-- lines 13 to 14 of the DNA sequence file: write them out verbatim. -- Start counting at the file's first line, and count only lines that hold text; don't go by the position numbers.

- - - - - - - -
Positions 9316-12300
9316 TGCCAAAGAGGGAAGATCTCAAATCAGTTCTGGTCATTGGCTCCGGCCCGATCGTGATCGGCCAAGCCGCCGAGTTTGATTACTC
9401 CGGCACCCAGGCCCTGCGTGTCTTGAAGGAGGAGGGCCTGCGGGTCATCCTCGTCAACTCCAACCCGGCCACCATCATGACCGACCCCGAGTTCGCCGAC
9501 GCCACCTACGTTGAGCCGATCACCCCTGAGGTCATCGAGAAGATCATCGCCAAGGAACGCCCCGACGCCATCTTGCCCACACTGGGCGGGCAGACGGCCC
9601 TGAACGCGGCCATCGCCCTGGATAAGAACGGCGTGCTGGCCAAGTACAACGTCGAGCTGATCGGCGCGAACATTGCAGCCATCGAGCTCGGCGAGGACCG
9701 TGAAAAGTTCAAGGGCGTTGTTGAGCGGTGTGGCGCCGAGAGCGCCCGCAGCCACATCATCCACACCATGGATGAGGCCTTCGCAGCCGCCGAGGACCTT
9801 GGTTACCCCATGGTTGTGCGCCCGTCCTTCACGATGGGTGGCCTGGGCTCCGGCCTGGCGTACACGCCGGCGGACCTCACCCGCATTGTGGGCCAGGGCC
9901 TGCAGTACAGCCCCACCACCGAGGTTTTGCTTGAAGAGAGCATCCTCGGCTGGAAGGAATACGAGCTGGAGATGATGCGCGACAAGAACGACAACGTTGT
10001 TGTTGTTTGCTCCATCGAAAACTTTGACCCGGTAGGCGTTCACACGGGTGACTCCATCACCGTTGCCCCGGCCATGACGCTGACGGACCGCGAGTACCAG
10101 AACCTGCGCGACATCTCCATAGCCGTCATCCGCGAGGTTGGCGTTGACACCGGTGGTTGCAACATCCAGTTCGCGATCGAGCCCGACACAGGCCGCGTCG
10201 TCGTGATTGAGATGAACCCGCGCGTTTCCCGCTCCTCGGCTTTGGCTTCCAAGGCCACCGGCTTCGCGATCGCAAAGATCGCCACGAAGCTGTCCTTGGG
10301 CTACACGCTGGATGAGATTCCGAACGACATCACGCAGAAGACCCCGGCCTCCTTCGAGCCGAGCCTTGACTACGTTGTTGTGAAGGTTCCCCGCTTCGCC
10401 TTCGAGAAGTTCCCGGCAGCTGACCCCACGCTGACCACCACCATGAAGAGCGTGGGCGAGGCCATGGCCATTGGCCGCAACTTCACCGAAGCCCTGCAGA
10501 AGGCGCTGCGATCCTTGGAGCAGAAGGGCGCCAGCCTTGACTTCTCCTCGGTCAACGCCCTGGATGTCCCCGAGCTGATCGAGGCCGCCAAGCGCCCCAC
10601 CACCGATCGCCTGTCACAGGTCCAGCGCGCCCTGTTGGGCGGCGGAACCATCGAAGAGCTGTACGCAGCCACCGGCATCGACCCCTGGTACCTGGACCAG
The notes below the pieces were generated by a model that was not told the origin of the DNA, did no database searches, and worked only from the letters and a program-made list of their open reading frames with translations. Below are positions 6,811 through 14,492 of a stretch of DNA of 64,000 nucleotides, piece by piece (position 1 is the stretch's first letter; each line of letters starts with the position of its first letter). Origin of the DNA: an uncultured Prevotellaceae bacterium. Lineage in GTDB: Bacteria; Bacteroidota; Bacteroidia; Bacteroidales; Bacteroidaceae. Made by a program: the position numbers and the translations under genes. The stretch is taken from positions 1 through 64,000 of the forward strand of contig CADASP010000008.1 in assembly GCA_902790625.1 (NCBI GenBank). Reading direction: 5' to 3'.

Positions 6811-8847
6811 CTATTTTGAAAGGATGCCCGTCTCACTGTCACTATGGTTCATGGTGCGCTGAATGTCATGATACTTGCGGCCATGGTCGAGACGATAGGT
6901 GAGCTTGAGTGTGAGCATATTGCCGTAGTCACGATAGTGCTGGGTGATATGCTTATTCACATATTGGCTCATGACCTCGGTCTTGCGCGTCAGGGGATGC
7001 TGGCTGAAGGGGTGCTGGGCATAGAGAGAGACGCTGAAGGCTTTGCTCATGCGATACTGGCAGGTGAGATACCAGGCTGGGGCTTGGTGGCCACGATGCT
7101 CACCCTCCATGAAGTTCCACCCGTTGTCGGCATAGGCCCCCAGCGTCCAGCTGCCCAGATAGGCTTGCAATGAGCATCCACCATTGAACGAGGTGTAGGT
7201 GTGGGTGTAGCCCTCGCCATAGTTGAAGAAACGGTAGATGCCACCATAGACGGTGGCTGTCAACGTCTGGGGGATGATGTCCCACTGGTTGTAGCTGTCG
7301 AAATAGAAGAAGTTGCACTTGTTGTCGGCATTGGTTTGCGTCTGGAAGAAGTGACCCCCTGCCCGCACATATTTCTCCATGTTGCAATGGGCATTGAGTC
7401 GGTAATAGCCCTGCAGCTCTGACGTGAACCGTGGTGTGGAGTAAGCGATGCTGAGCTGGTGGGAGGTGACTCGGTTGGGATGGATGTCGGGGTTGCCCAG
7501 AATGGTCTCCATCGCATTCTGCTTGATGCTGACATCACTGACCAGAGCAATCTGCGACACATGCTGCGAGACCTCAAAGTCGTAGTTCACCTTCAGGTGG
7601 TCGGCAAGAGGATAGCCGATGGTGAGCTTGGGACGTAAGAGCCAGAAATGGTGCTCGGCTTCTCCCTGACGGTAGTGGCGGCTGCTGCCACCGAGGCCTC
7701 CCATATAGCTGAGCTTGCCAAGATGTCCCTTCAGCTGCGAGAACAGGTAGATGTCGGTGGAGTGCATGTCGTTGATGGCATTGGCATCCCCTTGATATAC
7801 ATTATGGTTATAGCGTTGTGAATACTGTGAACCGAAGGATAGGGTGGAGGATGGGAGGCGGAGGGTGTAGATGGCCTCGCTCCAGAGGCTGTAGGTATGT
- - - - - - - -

10401 TTCGAGAAGTTCCCGGCAGCTGACCCCACGCTGACCACCACCATGAAGAGCGTGGGCGAGGCCATGGCCATTGGCCGCAACTTCACCGAAGCCCTGCAGA
10501 AGGCGCTGCGATCCTTGGAGCAGAAGGGCGCCAGCCTTGACTTCTCCTCGGTCAACGCCCTGGATGTCCCCGAGCTGATCGAGGCCGCCAAGCGCCCCAC